Phase 4’s compilations of spy themes were entirely the province of arranger/orchestrator Roland Shaw. He was one of Decca’s principal house arrangers, working for Vera Lynn, Mantovani, Ted Heath, and the label’s principal conductor of film music, Stanley Black. He also worked on several films as an original composer, including The Great Waltz, Summer Holiday, and Song of Norway. He had a passion for motor cars, of which he owned several exotic examples over the years. These ranged from a Rolls-Royce to a Bentley and a beautiful classic red Ferrari. He competed in club meetings at Silverstone, Goodwood and Brands Hatch, where he often acted as a race marshal. In fact, it was while parking the Rolls (purchased with a royalty check from Tutti Camerata) near his home in Barnes that he got his break with Decca Records. He was approached by an admirer of the vehicle, who turned out to be Frank Lee, head of A&R at the label.
Shaw’s first spy genre album, Themes from the James Bond Thrillers, was released in 1964 to coincide with Goldfinger. It was massive hit, spawning a number of sequels.
Monty Norman had composed the music for the first film in the series, Dr. No, and Shaw’s arrangements filled out the minimally orchestrated originals to great effect. In this track, Underneath the Mango Tree, the addition of rippling flute and harp, plus swirling strings, creates a sense of travelogue exotica.
However, it was John Barry’s iconic arrangement of the James Bond Theme, and his scores for Goldfinger and beyond, which defined the “Spy Sound” of the Swinging Sixties soundtrack. Barry seamlessly blended his jazz and bop background with lush romantic strings and heavy Wagnerian brass chords (interspersed with fabulous, soaring breaks that wailed over the propulsive drums and bass) to create a sound that defined the cool of Bond every bit as much as the beautiful girls, designer clothes, exotic locations and futuristic gadgets.
You can hear all these elements at work in this music from the pre-credits sequence in Thunderball, which culminated in Bond making his escape with a jet-pack.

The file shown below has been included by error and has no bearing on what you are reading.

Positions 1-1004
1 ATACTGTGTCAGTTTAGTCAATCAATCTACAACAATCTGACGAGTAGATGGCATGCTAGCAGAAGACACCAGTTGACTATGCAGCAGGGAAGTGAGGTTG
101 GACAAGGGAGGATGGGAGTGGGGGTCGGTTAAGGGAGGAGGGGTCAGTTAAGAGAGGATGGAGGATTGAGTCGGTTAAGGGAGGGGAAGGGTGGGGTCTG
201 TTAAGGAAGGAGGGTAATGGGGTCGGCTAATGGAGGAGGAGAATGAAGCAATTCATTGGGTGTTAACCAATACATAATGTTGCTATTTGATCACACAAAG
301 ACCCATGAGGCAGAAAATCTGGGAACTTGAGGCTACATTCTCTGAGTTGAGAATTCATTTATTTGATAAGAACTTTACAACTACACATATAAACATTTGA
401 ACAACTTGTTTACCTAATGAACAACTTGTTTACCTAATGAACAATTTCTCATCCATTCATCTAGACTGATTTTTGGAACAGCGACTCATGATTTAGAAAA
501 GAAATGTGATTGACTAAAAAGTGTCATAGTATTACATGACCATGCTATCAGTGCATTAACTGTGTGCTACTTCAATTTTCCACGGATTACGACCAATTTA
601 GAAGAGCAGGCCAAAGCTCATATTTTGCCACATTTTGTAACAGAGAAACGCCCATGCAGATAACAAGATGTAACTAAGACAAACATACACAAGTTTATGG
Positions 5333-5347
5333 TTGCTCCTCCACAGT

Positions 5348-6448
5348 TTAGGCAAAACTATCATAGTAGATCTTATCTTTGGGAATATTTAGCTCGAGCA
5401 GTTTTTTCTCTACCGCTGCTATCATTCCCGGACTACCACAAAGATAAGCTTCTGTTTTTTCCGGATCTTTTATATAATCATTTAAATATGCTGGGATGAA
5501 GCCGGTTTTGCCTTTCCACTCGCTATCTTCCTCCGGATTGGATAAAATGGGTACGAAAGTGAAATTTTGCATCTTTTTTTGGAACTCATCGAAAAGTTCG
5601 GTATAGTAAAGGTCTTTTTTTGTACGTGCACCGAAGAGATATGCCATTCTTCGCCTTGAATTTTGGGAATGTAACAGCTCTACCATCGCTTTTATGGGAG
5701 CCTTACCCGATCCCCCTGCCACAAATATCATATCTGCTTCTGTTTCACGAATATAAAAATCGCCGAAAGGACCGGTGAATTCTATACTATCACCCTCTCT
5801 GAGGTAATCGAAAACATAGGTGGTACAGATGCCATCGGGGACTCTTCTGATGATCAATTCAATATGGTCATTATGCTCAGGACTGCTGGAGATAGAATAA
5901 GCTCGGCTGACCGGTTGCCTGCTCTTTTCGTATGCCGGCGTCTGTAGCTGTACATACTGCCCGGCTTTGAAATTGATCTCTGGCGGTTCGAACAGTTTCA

Record labels were jumping over themselves to create knock-off compilations of Bond and other spy music, using various Easy Listening arrangers and scratch bands. The results were frequently lacklustre, but every so often these cover versions struck gold. Such was the case with Roland Shaw’s series of albums for Decca Phase 4.
In his arrangement of music from Diamonds of Forever you can hear how Shaw, while remaining true to the essence of John Barry’s original, has embellished the orchestration to highlight the Hi-Fi aspect of the recording and give it more zest.
He has added soaring and swooning contrapuntal string lines to the original: you can clearly hear the legacy of his arranging for Mantovani’s orchestra. Then fat, funky bass lines combine with propulsive guitar licks (even throwing in a bit of wah-wah for good measure), latin drums and stabbing brass to give the whole thing an extra tinge of pop and of the exotic. (Many Phase 4 albums highlighted unusual percussion and other sounds of world music to lend a sense of travelogue to their albums).
Staying with Bond, here is Shaw’s arrangement of one of Barry’s most lyrical inventions for the Bond series, You Only Live Twice.
Interestingly, one of the theme songs that Shaw leaves more or less unchanged, is On Her Majesty’s Secret Service. Maybe because this was already one of Barry’s most exciting inventions — and why mess with perfection? It was the first title sequence in a Bond film not to feature a song. Instead, to accompany visuals that recapped the previous Connery adventures in preparation for George Lazenby who was to take over the role, Barry built a driving chase fanfare over a Moog synthesizer playing in unison with a bass guitar.